The glorious pinnacle might come now. Or it might come during the presenting of the Word of God. Our ears were open to catch any echoes from glory. Perhaps it would be singing in the Spirit, all so spontaneous, and in such rich harmonies. Perhaps a moment would come when no one would intrude or presume to utter a sound before the Lord. "There I will meet with the children of Israel, and the tabernacle shall be sanctified by my glory." Exodus 29:43. "Thou shalt make a mercy seat of pure gold . . . there I will meet with thee, and will commune with thee from above." (Ex. 25:17, 22).
With what awe and reverence would the man of God open the Word, and how cautious would he be that each word uttered would be truly in the Spirit, and anointed from above. If the topic were Rebekah journeying to meet her Isaac, how all our hearts would traverse those dusty leagues of the long journey with her, seated on the bumpy camels, and with what joy we too would alight when we glimpsed our Isaac coming to meet and claim the Bride! Perhaps here would come the moment of climax, while all else would cease, and we would all give audible ecstatic expression to our anticipation. Perhaps it would be Revelation 19, "Let us be glad and rejoice, and give honour to Him, for the marriage of the Lamb is come, and his wife hath made herself ready." None could contain the joy, nor restrain nor hold back the overflow. For this moment we had waited all week long. Now we were relishing it to the full.
"And it came to pass, when the priests were come out of the holy place, that the cloud filled the house of the Lord, so that the priests could not stand to minister because of the cloud. For the glory of the Lord had filled the house of the Lord." 1, Kings 8:10, 11. Spiritual aroma? It still may be among us as we meet the conditions of yore.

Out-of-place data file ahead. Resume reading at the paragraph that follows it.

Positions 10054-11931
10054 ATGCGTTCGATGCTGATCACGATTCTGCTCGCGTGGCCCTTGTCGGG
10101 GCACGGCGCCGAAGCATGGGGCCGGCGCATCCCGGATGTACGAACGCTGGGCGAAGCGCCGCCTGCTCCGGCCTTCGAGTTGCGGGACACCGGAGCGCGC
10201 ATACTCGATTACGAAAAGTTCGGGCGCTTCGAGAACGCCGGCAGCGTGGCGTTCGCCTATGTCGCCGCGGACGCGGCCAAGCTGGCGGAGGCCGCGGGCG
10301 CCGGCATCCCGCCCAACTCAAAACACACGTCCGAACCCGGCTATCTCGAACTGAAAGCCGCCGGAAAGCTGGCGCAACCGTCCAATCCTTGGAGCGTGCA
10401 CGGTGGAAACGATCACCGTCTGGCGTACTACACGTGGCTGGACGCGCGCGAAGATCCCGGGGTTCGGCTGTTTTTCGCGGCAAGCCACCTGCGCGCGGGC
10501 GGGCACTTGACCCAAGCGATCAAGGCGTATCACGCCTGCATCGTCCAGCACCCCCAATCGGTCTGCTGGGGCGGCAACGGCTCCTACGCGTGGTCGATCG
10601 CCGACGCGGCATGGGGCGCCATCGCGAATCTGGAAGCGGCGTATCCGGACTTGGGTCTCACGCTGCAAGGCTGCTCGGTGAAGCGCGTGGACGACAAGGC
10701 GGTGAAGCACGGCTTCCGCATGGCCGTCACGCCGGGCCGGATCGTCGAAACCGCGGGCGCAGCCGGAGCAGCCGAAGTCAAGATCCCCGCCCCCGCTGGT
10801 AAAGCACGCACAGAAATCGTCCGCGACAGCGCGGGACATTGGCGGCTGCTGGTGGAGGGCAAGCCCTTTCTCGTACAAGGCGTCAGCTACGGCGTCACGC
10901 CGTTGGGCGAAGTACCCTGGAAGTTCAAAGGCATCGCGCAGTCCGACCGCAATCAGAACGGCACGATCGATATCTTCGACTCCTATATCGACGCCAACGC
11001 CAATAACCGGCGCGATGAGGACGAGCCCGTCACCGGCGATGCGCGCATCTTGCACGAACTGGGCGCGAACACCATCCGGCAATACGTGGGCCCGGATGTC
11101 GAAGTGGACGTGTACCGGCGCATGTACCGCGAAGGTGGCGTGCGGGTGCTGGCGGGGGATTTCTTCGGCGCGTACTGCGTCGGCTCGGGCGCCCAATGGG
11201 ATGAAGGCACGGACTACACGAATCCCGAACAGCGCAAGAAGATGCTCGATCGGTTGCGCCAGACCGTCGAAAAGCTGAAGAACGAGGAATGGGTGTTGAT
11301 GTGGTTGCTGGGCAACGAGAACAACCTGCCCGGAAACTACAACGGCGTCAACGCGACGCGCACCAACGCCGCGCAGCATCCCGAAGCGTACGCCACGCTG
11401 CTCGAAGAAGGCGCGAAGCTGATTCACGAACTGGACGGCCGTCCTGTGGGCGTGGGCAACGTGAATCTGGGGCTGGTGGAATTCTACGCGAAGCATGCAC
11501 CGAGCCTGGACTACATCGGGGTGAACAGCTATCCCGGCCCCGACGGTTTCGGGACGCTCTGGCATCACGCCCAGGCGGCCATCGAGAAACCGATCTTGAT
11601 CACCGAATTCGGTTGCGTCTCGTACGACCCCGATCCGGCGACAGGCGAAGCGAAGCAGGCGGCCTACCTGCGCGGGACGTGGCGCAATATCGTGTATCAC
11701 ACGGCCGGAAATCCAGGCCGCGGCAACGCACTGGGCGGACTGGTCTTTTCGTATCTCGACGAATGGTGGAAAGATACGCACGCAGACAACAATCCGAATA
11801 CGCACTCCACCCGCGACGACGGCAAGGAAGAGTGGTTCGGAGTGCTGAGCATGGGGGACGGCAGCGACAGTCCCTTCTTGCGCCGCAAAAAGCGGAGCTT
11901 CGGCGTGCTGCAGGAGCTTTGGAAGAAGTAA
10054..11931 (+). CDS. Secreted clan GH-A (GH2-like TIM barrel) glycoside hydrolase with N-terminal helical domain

A FRAGRANT SAVIOUR
Most of all, Christ is a sweet-smelling savour to God, and to all the redeemed. Ephesians 5:2 tells us this. "Christ hath given himself for us, an offering, and a sacrifice to God, for a sweet-smelling savour." In the Song of Songs, He is held forth to us as the Rose of Sharon and the Lily of the Valleys. "Because of the savour of thy good ointments, thy name is as ointment poured forth. Draw me, we will run after thee." "While the king sitteth at his table, my spikenard sendeth forth the smell thereof." "The smell of thy garments is like the smell of Lebanon." Now that we tare drawing so near to His glorious return, we cherish the words, "Rise up my love, my fair one, and come away. For lo the winter is past. The rain is over and gone. The flowers appear on the earth. The fig tree putteth forth her green figs, and the vines with the tender grape give a good smell."
How it melts and humbles our unworthy hearts to read that we, too, are a sweet savour to God. 2 Corinthians 2:15 tells us this. "For we are unto God a sweet savour of Christ. Now thanks be unto God, which always causeth us to triumph in Christ, and maketh manifest the savour of his knowledge by us in every place." (14). "We have this treasure in earthen vessels, that the excellency of the power may be of God, and not of us."
When Our Lord was facing the dark hours of Gethsemane and Calvary, how choice, how fitting, that a gift of rare fragrance, by breaking the box of spikenard, was caused to flow down upon Him. How it must have refreshed Him a couple of days later, as He trudged along, bearing His heavy cross, this fragrance so rare and lasting that it would come up to sweeten his pathway. Moreover, when Mary held the broken container and permitted the ointment to trickle through her fingers, some of this lasting fragrance would trickle down upon her wrists and arms. Later, when she passed along, we can imagine some saying, "Where have I smelled that rich fragrance before? Where?" Then, "O, I remember, we caught that wonderful aroma when Jesus of Nazareth passed this way, bearing His Cross." Then the deduction would likely follow: "O, she must have been with Jesus, for she carries the same fragrance than He bore."
How wonderful if those whom we meet from day to day in contact, would find reason to say also of us, "Where have I smelled that fragrance before? O, it was the time I drew very near to Jesus. This must be a close follower of His, for upon him, upon her, there rests something of the fragrance of the Lord."